Virginia Polytech. Institute and State Univ.
--Mahmoud M. Rifaat and Asim Esen
b-glucosidase (b-D-glucoside glucohydrolase, EC. 18.104.22.168) is encoded by the Glu1 locus and its expression exhibits sporophytic specificity. The locus has an unusually high degree of polymorphism, heterozygosity per collection, total panmictic heterozygosity, and null alleles (J. F. Doebley et al., Amer. J. Bot., 1985). The accompanying Figure summarizes the behavior of maize b-glucosidase allozymes encoded by the Glu1 locus. (A) The F1 seedlings (coleoptiles) resulting from crossing two maize inbreds, Oh7BFF and Mo17SS, having electrophoretically distinguishable enzyme variants (fast and slow, respectively), showed three b-glucosidase allozymes; i.e. two parentals and one with an intermediate mass/charge-dependent mobility. Each b-glucosidase allozyme (FF, FS, and SS) revealed a single subunit size of 60kD by sodium dodecyl sulfate polyacrylamide gel electrophoresis (SDS-PAGE). This supports the dimeric quaternary structure of the enzyme and indicates that Glu1 encodes a polypeptide subunit of about 60kD in size (in preparation). (B) Three b-glucosidase activity bands were resolved from the coleoptilar extracts of all the F1 progeny resulting from crossing normal and null inbreds (Oh7BFF X H95OO and H99II X H95OO). The null inbred H95OO lacks the enzyme subunit (not shown). The slow-migrating activity band (SS) was (1) absent from all parents and common to all F1 progenies resulting from both crosses, and (2) lower in protein amount compared to other bands but indistinguishable from normal Glu1-encoded activities by the criteria of subunit size and peptide structure by limited proteolytic hydrolysis (not shown). This suggested that the null mutation in the inbred H95OO was (1) complemented in trans in the F1 progeny; i.e. due to the lack of a trans-acting regulatory element required for sporophytic expression, and (2) not a true allele to b-glucosidase structural gene. The allelism of this mutation to Glu1 is being re-confirmed since it implies that this trans-acting regulatory element is tightly linked to the locus (pseudoallele).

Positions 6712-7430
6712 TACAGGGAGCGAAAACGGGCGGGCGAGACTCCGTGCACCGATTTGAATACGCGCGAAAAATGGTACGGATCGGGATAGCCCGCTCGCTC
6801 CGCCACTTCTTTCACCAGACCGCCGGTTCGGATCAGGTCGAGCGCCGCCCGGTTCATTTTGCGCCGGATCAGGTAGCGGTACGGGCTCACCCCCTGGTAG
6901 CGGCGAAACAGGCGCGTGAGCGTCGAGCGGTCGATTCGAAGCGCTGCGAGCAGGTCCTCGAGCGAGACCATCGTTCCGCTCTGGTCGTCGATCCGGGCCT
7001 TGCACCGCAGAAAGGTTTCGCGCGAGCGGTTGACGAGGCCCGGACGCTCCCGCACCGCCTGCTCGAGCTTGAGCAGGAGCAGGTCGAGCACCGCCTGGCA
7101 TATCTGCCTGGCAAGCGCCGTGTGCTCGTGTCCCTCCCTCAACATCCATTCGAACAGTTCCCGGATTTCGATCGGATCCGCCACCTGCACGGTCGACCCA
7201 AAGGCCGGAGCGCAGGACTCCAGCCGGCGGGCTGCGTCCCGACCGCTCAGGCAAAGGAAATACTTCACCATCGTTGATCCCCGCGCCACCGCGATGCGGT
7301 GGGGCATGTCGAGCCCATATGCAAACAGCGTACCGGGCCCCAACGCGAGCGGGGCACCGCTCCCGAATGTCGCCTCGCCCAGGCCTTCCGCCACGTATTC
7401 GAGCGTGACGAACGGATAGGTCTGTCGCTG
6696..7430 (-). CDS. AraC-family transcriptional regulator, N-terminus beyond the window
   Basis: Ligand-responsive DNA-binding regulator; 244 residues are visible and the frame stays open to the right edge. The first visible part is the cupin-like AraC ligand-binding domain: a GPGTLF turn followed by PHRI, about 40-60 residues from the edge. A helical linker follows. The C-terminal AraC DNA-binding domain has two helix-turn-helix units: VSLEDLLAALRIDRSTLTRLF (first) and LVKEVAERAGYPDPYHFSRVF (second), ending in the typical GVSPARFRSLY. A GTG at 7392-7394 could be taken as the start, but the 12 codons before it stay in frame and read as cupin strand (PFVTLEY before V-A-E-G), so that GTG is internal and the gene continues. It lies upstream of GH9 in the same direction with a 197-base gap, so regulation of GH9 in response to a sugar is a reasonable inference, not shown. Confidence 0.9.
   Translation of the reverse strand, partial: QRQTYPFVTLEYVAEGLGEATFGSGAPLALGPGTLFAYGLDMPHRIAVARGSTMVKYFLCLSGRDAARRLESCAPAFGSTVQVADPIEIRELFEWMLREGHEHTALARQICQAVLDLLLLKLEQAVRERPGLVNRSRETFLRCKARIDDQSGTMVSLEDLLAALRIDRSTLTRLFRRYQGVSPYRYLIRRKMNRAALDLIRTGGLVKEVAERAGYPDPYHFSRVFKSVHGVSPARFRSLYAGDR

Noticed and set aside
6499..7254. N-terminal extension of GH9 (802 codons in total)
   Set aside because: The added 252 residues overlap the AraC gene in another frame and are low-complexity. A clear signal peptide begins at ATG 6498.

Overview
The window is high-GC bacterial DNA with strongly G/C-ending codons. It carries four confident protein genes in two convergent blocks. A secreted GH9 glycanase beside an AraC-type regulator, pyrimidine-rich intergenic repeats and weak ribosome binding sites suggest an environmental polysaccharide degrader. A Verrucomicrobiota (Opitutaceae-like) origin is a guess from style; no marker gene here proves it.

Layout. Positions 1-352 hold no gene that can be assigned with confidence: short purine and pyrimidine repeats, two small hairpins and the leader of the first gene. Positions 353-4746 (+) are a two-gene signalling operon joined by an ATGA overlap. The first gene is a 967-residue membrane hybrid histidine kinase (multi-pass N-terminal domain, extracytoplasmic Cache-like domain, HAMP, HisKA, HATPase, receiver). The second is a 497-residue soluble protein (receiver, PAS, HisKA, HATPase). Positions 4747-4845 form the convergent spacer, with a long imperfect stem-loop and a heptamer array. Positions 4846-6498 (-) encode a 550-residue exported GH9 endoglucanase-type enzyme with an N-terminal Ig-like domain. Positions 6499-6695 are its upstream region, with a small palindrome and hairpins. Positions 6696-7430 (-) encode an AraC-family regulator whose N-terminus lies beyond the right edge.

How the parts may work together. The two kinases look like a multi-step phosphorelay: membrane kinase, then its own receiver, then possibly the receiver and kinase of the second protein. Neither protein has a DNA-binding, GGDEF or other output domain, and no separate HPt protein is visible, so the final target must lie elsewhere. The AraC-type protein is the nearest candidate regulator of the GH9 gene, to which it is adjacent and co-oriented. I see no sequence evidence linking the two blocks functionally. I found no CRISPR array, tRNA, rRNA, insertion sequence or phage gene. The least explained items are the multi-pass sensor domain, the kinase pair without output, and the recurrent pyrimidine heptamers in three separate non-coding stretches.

It is interesting that the mutation in this null inbred is accompanied
by an unexpected expression of Glu1 activity in the pollen grains
(contrary to any normal inbred). This observation, added to the low abundancy
of the autodimer protein (SS) in the sporophyte, suggests that a cis-acting
element might be "abnormally" present at the locus in this inbred and specifies
gametophytic, but limited sporophytic, expression. The possibility that
a single mutational event at or near Glu1 is mediating both the
loss and acquisition of respectively trans- and abnormal cis-acting functions,
is currently under investigation.
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